Slice the zhacai thinly and spread in a single layer over the pork slices which have been marinated with a touch of light soy sauce and lightly coated with tapioca or corn flour. Go easy on the soy sauce as the zhacai is salty.
- Steamed minced pork with Tianjin preserved cabbage (dongcai ). As the name suggests, this preserved vegetable is a specialty of Tianjin in the northern Chinese province of Hebei. The chopped cabbage is preserved with salt and garlic and packed in distinctive dark brown earthenware jars. Rinse before use to get rid of excess salt. Again, a little goes a long way and it keeps almost indefinitely in the refrigerator.
For the steamed minced pork dish, mix a few heaped tablespoons with the minced pork along with a teaspoon or so of tapioca or cornflour. Spread on a shallow dish and steam.
Dongcai is also excellent as a 'seasoning' lift for pork balls in soup or added directly into noodle soups.
- Steamed minced pork with chopped dried salted fish. Mix in coarsely chopped dried salted fish with minced pork. This is one of my favourites!
- Steamed chicken pieces with Chinese sausage. The chicken pieces can be on or off the bone but it must be in small pieces. Marinate the chicken with a bit of light soy sauce, a touch of sesame oil, and a teaspoon of tapioca or corn flour. Spread on a shallow dish and top with finely sliced Chinese sausage. You can also add thinly sliced shitake mushroom if you wish.
Temperature Control in Steam Cookery
Steaming isn't simply cooking over boiling water. There are different temperatures of steaming, from gentle simmer to rapid boil. Textural excellence, an important part of Chinese cuisine, requires use of a temperature appropriate to the main ingredient. Fish, breads and most cakes must be steamed over water at a rapid boil. Meats, often tossed with a protective coating of tapioca flour, require water to be at a medium boil, while the delicate egg is cosseted by wafts of steam from gently simmering water.
Recipe: Zheng Soey Tarn (Steamed Egg "Custard")
Literally translated as "steamed water-egg", the prized delicate, smooth silky texture of this savoury custard is achieved through eliminating air bubbles. Boiled water is the secret ingredient: boiling "deflates" the water.
3 x 60 g eggs
300 ml cooled, boiled water
2 tbsp peanut oil
1 tbsp light soy sauce
Beat eggs well with a fork. Add water and salt and beat to blend thoroughly. Strain the mixture carefully through a fine sieve into a shallow dish, about 20 cm in diameter and 2.5 cm deep. The custard should be about 2 cm deep.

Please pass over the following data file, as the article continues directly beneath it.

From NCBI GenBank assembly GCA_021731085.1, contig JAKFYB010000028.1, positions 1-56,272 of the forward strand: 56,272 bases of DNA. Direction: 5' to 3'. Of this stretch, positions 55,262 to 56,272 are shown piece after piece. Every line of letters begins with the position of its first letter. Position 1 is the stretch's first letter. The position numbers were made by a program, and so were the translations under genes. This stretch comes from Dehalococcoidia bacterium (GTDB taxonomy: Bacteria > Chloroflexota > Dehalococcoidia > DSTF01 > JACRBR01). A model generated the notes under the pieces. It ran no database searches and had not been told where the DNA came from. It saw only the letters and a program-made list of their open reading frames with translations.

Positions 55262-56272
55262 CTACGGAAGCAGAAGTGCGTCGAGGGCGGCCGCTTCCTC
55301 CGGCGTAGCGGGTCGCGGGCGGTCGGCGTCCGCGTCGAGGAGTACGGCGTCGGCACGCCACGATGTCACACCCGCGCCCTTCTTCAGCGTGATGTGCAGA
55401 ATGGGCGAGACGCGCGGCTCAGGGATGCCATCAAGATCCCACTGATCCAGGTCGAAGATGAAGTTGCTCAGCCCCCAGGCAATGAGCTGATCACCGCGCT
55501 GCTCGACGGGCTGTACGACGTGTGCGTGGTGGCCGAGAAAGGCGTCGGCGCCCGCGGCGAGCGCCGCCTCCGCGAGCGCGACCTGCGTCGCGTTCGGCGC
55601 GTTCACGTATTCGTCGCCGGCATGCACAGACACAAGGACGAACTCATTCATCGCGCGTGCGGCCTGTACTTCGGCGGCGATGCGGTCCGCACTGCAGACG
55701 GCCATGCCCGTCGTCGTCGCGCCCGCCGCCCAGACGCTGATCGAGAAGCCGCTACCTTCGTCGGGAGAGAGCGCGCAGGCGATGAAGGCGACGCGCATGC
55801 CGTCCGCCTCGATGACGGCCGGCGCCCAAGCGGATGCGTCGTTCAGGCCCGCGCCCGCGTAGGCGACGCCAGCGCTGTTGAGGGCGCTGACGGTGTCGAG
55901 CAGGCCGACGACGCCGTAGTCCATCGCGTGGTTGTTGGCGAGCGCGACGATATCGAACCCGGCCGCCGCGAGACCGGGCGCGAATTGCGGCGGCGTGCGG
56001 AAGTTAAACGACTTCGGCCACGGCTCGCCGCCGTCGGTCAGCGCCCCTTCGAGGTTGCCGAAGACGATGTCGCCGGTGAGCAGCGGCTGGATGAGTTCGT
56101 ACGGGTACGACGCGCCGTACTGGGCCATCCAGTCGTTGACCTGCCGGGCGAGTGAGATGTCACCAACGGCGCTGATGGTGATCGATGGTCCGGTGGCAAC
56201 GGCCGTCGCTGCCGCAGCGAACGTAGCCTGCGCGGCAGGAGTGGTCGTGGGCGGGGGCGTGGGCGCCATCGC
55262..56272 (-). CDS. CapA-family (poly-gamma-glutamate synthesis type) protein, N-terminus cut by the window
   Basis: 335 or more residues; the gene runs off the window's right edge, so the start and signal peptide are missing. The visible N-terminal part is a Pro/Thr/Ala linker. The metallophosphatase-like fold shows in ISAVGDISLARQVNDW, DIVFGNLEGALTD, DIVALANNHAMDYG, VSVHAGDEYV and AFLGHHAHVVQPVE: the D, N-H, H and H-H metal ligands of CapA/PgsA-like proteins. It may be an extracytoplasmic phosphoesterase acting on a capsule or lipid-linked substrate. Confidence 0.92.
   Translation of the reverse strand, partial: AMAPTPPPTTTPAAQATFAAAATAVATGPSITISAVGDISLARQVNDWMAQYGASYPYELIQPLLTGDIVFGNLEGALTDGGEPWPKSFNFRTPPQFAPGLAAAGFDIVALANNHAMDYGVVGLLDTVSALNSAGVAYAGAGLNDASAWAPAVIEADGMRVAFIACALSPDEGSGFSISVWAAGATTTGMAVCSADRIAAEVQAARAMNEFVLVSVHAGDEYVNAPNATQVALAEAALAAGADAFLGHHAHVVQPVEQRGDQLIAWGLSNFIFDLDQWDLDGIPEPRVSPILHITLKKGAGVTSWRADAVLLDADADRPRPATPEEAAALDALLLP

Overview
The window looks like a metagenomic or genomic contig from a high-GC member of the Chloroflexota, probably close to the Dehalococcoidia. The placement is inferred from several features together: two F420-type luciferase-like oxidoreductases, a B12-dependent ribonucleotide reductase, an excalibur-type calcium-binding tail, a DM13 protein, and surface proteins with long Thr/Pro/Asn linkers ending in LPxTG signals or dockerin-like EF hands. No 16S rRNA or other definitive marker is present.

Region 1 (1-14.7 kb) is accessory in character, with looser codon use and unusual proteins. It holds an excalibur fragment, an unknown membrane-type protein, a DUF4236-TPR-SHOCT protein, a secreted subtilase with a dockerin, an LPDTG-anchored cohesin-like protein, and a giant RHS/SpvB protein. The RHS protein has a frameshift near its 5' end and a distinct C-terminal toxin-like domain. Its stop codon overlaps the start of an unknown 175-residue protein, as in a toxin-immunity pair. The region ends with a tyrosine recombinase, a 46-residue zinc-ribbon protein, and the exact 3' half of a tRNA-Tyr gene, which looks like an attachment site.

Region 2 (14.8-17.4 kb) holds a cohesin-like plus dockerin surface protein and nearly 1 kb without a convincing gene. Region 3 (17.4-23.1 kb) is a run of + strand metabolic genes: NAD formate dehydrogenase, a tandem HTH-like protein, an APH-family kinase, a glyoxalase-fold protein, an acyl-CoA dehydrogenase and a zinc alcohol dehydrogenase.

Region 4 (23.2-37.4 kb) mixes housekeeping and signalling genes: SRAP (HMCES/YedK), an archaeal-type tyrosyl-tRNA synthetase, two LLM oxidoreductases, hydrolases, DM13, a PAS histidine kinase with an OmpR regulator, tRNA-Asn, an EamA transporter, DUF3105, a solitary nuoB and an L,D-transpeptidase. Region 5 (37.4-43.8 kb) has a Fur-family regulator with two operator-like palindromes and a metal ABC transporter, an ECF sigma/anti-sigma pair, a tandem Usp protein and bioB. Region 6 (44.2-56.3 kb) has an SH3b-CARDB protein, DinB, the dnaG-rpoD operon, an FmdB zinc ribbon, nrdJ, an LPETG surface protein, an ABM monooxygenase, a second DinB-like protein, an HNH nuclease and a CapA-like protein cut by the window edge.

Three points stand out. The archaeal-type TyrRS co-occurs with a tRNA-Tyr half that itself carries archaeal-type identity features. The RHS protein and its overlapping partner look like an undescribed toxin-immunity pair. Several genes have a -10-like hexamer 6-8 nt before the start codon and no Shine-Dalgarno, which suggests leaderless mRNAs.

Steam over gently simmering water for about 20 minutes or until custard is set. It should be perfectly smooth and shiny.
Mix the oil and soy sauce in a little bowl and gently pour over 'custard'. Serve hot with steamed rice and stir fried vegetables.
Variation: Cut up a block of silky tofu into large cubes and add them to the egg mixture. The result is like silk on silk!
Recipe: Chee Yoke Zheng Tarn (Steamed Minced Pork & Egg "Custard")
400 g minced pork
2 tsp light soy sauce
Pinch salt and shake of ground white pepper
3 x 60 g eggs
150 ml water
2 salted duck-egg yolks, halved (optional - see note below)
Season pork with soy sauce, salt and white pepper.
Beat eggs well. Beat in water and pork, breaking up any lumps.
Pour mixture into a round, shallow sided dish about 23 cm in diameter and 2.5 cm deep. Place salted duck egg yolks (if using) at different points in the mixture. Press them own lightly with a fork if necessary so that they are covered by the mixture.
Steam over moderately boiling water for about 30 minutes or until pork is cooked.
Remove dish from the steamer. If desired, "decorate" with a little drizzle of light soy sauce and a sprinkle of ground white pepper. Serve hot, with steamed rice and stir-fried vegetables.
Note on Salted Duck Egg Yolks
Salted duck eggs are popular accompaniments to congee (watery rice porridge). The salted yolks are a real treat and used in moon cakes (the more yolks, the higher the price!) as well as in glutinous rice dumplings called 'chung '.
Salted duck yolks are wonderful optional extra in this steamed minced pork and egg custard. Buy uncooked salted duck eggs from an Asian food store. Use only the yolk which will be firm golden-red ball as a result of the salting process. Sometimes, you can find packs of frozen salted duck egg yolks in Asian supermarkets. These are excellent and very convenient to have on hand in the freezer.
Pre-cooked salted duck eggs - from China and Taiwan - are now common in Asian stores. However, I've found the quality totally unsatisfactory. I bought a half-dozen pack recently and threw every single one out when I cut them in half to examine the yolk quality. I won't be buying them again, that's for sure!